“A cardinal rule of statutory construction is that significance and effect must, if possible, be given to every section, clause, word or part of the statute.” Syllabus Point 3, Meadows v. Wal-Mart Stores, Inc., 207 W. Va. 203, 530 S.E.2d 676 (1999). It is presumed that each word in a statute has a definite meaning and purpose. State ex rel. Johnson v. Robinson, 162 W. Va. 579, 582, 251 S.E.2d 505, 508 (1979). “It is always presumed that the legislature will not enact a meaningless or useless statute.” Syllabus Point 3, United Steelworkers of America, AFL-CIO, CLC v. Tri-State Greyhound Park, 178 W. Va. 729, 364 S.E.2d 257 (1987) (citing Syllabus Point 4, State ex rel. Hardesty v. Aracoma-Chief Logan No. 4523, V.F.W., 147 W. Va. 645, 129 S.E.2d 921 (1963)). Courts should favor the plain and obvious meaning of a statute as opposed to a narrow or strained construction. Thompson v. Chesapeake & O. Ry. Co., 76 F. Supp. 304, 307-308 (S.D. W. Va.1948).

T. Weston, Inc. v. Mineral County, 219 W. Va. 564, 568, 638 S.E.2d 167, 171 (2006). The majority has construed this statute in such a narrow manner that the victim's uncle who sexually assaulted his twelve-year-old niece does not, as a matter of law, fall within the statutory purview of “a parent, guardian, custodian, or person in a position of trust to a child,” notwithstanding ample evidence to support the jury's factual conclusion that he was a custodian and “person in a position of trust” to his niece. W. Va. Code § 61-8D-5(a). This construction by the majority violates the most basic tenets of statutory construction.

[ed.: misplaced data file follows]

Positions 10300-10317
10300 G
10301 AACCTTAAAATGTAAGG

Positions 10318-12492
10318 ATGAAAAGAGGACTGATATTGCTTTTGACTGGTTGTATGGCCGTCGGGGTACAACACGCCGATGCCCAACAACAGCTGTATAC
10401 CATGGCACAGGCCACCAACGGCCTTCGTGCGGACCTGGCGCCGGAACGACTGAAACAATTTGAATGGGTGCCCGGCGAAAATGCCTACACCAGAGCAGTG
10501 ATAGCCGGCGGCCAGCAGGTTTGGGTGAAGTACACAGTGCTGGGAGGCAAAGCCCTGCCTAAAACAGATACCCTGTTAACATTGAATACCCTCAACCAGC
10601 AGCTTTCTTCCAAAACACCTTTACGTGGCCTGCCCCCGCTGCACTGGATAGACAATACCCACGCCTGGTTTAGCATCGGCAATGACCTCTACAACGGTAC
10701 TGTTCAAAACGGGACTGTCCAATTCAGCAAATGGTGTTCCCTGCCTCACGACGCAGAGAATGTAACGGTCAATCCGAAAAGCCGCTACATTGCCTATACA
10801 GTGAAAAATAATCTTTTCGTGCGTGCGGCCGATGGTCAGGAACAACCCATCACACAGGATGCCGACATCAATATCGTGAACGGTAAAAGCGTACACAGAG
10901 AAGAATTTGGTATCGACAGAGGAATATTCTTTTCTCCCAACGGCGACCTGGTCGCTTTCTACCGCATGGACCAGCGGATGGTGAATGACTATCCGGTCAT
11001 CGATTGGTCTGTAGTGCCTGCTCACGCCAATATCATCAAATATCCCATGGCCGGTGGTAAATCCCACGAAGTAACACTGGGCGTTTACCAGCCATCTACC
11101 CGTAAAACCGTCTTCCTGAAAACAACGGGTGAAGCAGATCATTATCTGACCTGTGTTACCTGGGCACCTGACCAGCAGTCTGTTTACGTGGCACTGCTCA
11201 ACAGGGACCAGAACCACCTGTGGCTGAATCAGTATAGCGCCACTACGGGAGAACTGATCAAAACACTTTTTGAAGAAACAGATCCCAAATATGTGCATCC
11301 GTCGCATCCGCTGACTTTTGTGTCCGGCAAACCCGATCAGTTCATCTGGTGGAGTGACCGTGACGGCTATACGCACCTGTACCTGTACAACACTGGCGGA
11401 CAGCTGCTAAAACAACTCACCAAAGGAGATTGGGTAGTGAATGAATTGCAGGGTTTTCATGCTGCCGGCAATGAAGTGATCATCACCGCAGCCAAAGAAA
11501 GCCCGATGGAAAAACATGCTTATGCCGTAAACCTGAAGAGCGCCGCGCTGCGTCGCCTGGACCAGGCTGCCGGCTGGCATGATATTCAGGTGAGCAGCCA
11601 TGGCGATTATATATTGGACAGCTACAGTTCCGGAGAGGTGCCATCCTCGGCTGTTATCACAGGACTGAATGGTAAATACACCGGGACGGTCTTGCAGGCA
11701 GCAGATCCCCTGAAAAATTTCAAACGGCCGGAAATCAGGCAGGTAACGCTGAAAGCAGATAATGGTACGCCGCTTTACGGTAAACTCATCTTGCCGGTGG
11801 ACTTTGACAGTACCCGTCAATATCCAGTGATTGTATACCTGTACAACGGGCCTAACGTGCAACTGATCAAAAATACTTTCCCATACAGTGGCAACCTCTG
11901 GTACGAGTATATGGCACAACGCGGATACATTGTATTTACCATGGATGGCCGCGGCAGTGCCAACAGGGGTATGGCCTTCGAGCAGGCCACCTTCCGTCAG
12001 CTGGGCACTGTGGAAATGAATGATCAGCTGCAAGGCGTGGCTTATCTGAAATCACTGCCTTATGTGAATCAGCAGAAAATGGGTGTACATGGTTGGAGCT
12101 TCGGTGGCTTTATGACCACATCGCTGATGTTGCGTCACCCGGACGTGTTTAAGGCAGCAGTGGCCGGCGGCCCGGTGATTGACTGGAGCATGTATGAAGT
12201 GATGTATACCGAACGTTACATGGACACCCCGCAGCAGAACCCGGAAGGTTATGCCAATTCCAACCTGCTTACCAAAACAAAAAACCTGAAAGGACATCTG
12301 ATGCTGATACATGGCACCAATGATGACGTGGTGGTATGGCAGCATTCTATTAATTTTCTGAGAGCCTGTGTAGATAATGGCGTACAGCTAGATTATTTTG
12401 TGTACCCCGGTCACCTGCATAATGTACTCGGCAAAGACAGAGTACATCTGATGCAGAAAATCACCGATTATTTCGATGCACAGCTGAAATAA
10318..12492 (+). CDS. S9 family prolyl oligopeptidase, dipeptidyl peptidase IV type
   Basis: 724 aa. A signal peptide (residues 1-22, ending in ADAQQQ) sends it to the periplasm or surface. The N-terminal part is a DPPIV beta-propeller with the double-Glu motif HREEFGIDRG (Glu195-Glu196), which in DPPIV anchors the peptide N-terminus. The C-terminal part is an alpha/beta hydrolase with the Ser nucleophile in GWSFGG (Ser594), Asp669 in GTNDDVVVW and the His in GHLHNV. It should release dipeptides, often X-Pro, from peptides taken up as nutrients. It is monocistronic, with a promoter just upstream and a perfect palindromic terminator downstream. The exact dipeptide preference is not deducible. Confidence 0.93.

The majority's decision that, as a matter of law, the Appellant does not fall within one of the four statutory classes of individuals effectively renders the well-established role of the jury in this decision as meaningless. For the foregoing reasons, I respectfully dissent.


Footnote: 1
      The circuit court also instructed the jury on the statutory definition of custodian. Edmonds, ___ W. Va. at ___, ___ S.E.2d at ___, 2010 WL 4272851 at *3.